Tuesday, January 28, 2014

Another 'fun' bug

Time for another bug story - this one was fun because it is a combination of programmer (me) error and a compiler error (specifically a PGO-only error).

The bug in question is bug 959842 (in particular, the second patch).

The thing that made this bug 'fun' was that it only showed up in PGO builds. PGO is profile guided optimisation, but is often used as a shorthand for both that and link time optimisation (LTO). PGO is a further optimisation pass that occurs at link time where the optimiser has global knowledge of the program (and profiles of the running program) so can do sophisticated optimisations without having to worry about 'open world' constraints. PGO is a pain because it take a long time and can be buggy (usually in the manner of a build failing at the PGO stage when it builds fine otherwise, but not this time). However, it gets us significant speed up, so Firefox releases are always built using PGO. Try builds do not use PGO and only occasional pushes to inbound do (I think). I have not got PGO builds running locally. That made this bug difficult to debug, because testing required throwing a build at try (you can change the mozconfig to get a PGO build from try), waiting for five hours, downloading the build and seeing if it crashed. Furthermore, its an optimised build so debugging using a debugger is a real pain.

The bug was also fun because it was (in part) due to me trying to be too clever with my code and falling between the cracks of C++ semantics.

So, we have an object RotatedBuffer which holds on to a DrawTarget. That DrawTarget can be loaned out to other objects so they can draw into it. However, it is important that only one other object has the DrawTarget at a time (because depending on how the DrawTarget will be used, the RotatedBuffer will set a transform on it). To handle this we have methods BorrowDrawTargetFor... and ReturnDrawTarget. The former returns a DrawTarget, the latter is used when the client object is done drawing. It looks like this:

BorrowDrawTarget::ReturnDrawTarget(gfx::DrawTarget*& aReturned)
  MOZ_ASSERT(aReturned == mLoanedDrawTarget);
  mLoanedDrawTarget = nullptr;
  aReturned = nullptr;

The method takes a reference to a pointer to a DrawTarget. The last statement sets the referred to pointer to null, so that the client can no longer use the DrawTarget. That is me trying to be too clever.

The problem happens because due to an inheritance tangle we need a sub-class to have a wrapper method which statically dispatches to the base class (BorrowDrawTarget, which is a mixin class which implements the 'loan out a DrawTarget' behaviour). There are a few of these wrappers, which look like:

virtual void ReturnDrawTarget(gfx::DrawTarget* aReturned) MOZ_OVERRIDE

(Now renamed to ReturnDrawTargetToBuffer, but that is not important).

The programmer-error part of the bug was missing the '&' after 'DrawTarget*' in the signature of these wrapper methods. That means that the caller's pointer is copied to the wrapper method, which passes a reference to its argument to BorrowDrawTarget::ReturnDrawTarget. So it is the wrapper's copy of the pointer which is set to null and the clients copy remains in existence, potentially to be (ab-)used. Unfortunately this is all valid C++ so the compiler gives us no warning that something is amiss. Indeed, running Firefox like this works just fine (since the client never actually reuses its returned pointer).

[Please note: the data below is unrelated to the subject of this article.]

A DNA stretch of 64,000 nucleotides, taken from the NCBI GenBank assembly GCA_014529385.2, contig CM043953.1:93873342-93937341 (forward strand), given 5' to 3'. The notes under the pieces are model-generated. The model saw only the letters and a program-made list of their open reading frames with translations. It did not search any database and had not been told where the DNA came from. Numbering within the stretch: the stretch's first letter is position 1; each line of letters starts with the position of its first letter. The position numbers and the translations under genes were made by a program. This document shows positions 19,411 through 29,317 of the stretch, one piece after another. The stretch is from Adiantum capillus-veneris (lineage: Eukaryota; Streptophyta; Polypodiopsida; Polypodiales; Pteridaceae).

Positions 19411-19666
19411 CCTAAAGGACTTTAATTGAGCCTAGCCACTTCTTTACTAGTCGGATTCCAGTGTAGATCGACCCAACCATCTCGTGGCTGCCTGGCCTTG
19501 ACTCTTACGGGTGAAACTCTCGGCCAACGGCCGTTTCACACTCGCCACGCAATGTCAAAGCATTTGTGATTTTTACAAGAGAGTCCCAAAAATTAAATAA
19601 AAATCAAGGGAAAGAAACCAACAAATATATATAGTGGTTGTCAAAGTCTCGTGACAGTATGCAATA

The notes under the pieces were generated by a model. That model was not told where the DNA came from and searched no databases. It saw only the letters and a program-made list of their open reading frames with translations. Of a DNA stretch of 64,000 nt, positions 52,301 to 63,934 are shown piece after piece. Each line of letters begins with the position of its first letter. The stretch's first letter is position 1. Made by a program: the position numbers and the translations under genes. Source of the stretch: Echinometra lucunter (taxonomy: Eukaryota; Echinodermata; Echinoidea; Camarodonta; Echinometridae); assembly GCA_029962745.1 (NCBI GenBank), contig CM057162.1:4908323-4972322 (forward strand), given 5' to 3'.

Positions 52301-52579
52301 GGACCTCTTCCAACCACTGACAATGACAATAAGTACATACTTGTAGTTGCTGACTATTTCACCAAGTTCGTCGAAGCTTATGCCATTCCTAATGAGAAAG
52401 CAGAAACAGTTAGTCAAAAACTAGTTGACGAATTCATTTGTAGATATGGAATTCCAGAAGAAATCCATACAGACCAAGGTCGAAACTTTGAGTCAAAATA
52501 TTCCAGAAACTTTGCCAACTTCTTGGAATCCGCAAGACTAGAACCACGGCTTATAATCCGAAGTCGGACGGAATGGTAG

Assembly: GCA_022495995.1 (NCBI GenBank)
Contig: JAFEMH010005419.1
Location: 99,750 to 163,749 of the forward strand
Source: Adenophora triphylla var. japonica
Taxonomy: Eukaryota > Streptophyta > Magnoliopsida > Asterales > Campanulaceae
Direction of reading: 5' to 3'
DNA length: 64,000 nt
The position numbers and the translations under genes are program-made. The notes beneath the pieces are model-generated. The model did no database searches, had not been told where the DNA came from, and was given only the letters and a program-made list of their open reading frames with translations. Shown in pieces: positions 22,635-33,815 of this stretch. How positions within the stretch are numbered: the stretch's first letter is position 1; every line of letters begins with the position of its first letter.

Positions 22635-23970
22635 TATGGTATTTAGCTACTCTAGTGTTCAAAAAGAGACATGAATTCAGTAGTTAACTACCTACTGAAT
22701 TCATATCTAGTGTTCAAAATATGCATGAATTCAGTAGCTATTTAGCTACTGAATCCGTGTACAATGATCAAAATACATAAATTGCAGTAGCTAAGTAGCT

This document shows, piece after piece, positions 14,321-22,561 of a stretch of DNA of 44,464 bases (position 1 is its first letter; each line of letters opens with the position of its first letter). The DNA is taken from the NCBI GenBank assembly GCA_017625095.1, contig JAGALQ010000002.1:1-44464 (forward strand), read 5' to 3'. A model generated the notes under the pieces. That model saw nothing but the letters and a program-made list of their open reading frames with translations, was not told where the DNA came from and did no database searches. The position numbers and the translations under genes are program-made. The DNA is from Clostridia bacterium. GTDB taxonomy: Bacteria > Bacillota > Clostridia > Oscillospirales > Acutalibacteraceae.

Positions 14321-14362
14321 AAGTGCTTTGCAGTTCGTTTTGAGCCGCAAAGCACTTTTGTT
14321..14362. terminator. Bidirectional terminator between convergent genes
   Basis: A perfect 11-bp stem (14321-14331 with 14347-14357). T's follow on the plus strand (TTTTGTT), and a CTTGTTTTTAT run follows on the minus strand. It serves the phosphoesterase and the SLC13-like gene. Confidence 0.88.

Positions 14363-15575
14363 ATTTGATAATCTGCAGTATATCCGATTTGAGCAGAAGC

Until that is, PGO works its magic. Then (I assume, I couldn't actually make sense of the disassembly), the wrapper function is inlined and so the wrapper's copy of the pointer no longer exists. Something gets set to null by BorrowDrawTarget::ReturnDrawTarget, but I have no idea what, it certainly isn't the client's pointer. It causes a segfault and Firefox crashes. This part is a compiler error, specifically an error in the PGO(/LTO) optisation pass. That is because optimisation should not change the observable behaviour of code and this optimisation clearly does.

So, the combination of a programmer trying to be too clever, a typo, and a PGO bug caused a crash which was more than a little bit frustrating to track down, but now (hopefully) it is fixed.

Wednesday, January 15, 2014

A rough guide to DXR

DXR is a web-based cross-reference tool created by Mozilla. It allows for code search, navigation, and comprehension. It is a semantic tool (rather than syntactic, such as grep or MXR) and uses a compiler (Clang) plugin and static analysis to create a 'smart' index of a code base. I find it extremely useful and have contributed some bits and pieces of code, and would like to share it's wonderfulness, so here goes. DXR can be used on any code base, I mostly use the Firefox index hosted at http://dxr.mozilla.org.

DXR is being actively developed and so things in this guide might quickly become out of date. In particular, there is a large UI refresh coming up which changes a lot of the interaction modes. Another big change coming up is support for multiple trees - for now DXR can only index one tree at a time. E.g., the Firefox index only covers mozilla-central. Soon it will cover other branches and other projects too. For more information on what is coming, see https://wiki.mozilla.org/DXR_UI_Refresh and https://wiki.mozilla.org/DXR_Query_Language_Refresh.

DXR is open source and we are always keen to get contributions. Code, tests, ideas, and especially feedback are all appreciated. If you find bugs, or have ideas for improvements please file a bug in bugzilla (product=Webtools, component=DXR). You could also use the dev.static-analysis mailing list (although it is often pretty quiet) or the #static channel on irc (feel free to ping me (nrc) if you like).

I've highlighted terms I think people might want to find quickly ('how to's). Apologies if this makes for slightly obnoxious reading.